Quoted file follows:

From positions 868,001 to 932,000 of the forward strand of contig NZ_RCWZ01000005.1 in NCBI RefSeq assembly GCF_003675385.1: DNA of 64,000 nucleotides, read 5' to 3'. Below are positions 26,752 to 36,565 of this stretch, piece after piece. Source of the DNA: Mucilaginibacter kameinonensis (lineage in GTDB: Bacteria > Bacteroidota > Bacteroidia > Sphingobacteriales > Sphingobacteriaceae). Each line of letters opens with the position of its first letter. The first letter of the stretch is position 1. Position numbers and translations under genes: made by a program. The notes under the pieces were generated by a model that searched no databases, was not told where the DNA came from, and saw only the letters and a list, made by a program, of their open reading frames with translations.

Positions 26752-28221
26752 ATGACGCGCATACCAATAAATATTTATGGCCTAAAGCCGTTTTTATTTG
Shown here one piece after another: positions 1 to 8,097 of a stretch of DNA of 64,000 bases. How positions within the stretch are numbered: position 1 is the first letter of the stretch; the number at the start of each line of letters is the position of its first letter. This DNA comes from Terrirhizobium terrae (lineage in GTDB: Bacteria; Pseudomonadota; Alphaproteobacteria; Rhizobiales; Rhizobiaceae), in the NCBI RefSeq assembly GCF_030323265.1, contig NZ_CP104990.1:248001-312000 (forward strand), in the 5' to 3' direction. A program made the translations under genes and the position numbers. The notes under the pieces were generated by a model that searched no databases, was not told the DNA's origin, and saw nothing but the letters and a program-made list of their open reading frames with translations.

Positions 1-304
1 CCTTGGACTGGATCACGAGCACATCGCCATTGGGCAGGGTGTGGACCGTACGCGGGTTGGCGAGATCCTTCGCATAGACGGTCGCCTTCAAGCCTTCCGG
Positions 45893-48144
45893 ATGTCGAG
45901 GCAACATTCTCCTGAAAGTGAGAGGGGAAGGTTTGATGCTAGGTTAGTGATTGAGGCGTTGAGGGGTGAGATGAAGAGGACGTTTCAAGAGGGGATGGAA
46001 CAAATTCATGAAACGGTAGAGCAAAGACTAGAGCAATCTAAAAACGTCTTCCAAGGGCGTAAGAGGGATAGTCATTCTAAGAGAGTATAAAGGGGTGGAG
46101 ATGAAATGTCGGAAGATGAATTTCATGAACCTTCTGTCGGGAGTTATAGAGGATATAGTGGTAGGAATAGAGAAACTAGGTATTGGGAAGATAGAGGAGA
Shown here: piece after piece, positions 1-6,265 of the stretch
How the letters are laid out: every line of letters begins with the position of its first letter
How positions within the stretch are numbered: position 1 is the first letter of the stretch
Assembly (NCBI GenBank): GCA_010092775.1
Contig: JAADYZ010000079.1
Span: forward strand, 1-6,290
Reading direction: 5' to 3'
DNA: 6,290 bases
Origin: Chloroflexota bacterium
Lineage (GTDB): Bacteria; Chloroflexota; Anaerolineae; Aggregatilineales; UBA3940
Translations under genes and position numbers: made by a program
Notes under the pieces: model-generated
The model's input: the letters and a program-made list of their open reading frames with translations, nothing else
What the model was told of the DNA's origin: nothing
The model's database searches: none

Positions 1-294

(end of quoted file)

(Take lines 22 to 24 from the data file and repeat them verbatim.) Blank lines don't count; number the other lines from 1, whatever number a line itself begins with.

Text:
Translations under genes and position numbers: made by a program
Notes under the pieces: model-generated
The model's input: the letters and a program-made list of their open reading frames with translations, nothing else